That was fast. After a one-day murder trial on Aug. 9, there was no doubt the Hefei Intermediate People’s Court would soon deliver a guilty verdict against Gu Kailai, the wife of purged princeling Bo Xilai, a Politburo member and party boss of Chongqing before his ouster in March led to the biggest political crisis in China since the 1989 democracy movement. The big question was what sentence Gu and her co-defendant, Zhang Xiaojun, would receive.
For that, we wait. Court deliberations are supposed to take time. After all, even a show trial has to follow certain norms. The court “is simply playing the part,” says Jerome Cohen, a professor at New York University School of Law and a leading authority on Chinese law. “They want to make it look like the court is making the decision.”
While the Gu case is unusual, since it involves people at the highest levels of Chinese politics, it does illustrate widespread shortcomings of the system, Cohen says. Indeed, in some ways Gu fared better than most criminal defendants. Charged with poisoning British businessman Neil Heywood, Gu couldn’t have the lawyer she wanted—but at least she had a lawyer. About 70 percent of Chinese criminal defendants don’t have any representation, according to Cohen. “The whole thing is stacked against the suspect,” he says.
In his decades following China’s courts, Cohen knows of only one acquittal of a high-profile defendant in a case with political sensitivities: In 2006 a Beijing court dismissed charges against New York Times researcher Zhao Yan of revealing state secrets to the newspaper. The court, however, still found a way to imprison Zhao, convicting him of fraud.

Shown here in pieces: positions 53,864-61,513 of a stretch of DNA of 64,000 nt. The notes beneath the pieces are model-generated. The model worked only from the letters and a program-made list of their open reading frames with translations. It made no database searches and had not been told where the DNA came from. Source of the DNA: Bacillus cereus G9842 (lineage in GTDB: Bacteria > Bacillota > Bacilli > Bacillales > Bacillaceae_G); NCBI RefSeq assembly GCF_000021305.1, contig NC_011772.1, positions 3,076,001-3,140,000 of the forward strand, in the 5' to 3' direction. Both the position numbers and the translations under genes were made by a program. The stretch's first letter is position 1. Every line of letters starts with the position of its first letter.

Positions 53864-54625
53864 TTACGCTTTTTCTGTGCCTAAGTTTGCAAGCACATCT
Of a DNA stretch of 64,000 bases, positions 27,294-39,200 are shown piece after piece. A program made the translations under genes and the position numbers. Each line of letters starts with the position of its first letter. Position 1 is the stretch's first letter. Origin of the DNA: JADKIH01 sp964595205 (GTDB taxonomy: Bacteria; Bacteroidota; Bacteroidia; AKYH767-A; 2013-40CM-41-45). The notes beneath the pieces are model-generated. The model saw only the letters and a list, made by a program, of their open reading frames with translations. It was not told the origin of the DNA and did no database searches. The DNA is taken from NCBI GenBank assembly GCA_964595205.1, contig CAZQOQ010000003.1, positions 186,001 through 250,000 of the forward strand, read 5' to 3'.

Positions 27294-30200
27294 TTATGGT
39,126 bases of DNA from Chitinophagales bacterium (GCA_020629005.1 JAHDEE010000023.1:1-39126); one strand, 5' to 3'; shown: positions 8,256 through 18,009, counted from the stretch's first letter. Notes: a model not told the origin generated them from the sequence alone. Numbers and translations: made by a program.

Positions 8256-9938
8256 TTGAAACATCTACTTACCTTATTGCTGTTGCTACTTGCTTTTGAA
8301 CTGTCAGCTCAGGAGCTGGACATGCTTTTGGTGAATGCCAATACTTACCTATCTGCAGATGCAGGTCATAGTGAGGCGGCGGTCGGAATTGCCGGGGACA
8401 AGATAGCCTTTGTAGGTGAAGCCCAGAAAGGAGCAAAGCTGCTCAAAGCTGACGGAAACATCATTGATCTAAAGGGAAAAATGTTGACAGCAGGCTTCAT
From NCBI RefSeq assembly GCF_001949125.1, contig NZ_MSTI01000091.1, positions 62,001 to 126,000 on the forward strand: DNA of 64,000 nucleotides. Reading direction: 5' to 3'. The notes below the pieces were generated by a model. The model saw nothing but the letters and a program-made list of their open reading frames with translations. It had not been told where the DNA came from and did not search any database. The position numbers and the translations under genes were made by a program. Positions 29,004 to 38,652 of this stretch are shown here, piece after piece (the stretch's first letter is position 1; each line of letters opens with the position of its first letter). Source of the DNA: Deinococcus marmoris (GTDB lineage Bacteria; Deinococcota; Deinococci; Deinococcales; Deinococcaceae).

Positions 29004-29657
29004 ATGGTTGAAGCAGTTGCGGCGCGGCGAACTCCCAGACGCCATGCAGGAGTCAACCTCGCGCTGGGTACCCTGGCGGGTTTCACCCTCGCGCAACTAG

Some look on the bright side. “The fact that we have a defendant like this can be seen as a step forward,” Shanghai-based trial lawyer Yan Yiming told Bloomberg News. “But just because this happened to them doesn’t mean we have the rule of law.”
Still, it’s possible that many Chinese will read the sanitized coverage in the official state-run media and regard the trial as a sign the legal system is working just fine. In their argument to the court, prosecutors focused on Gu, saying she had a financial dispute with Heywood and believed he was a threat to her son, Bo Guagua, who was a student at Harvard’s Kennedy School of Government.
Conspicuously absent in the accounts is mention of Gu’s husband, says Nicholas Howson, a professor of law at the University of Michigan. In the coverage from Hefei of the trial, “there is not one ounce of connection to Bo Xilai—no aspect of his corruption, of his engagement in a coverup, of his being involved in a conspiracy,” Howson says. Without Bo as a main player, “it’s now perfectly plausible [Chinese] can now look at this as a nonpolitical proceeding against a mother out to protect her son,” he says. “So there is room to think that some people in China might look upon this as all quite legitimate.”
Even though criminal cases remain highly political, China’s legal system has actually made progress in less sensitive areas, Howson says. In cases involving contract disputes, shareholder rights, and corporate law, Chinese courts are making significant progress. “You are seeing rising expectations that courts are the place to go,” he says. Cases that involve issues related to politics and social stability remain off limits, Howson says, “but there is this other massive area where the Chinese legal system is working far better than we had any right to expect years ago.”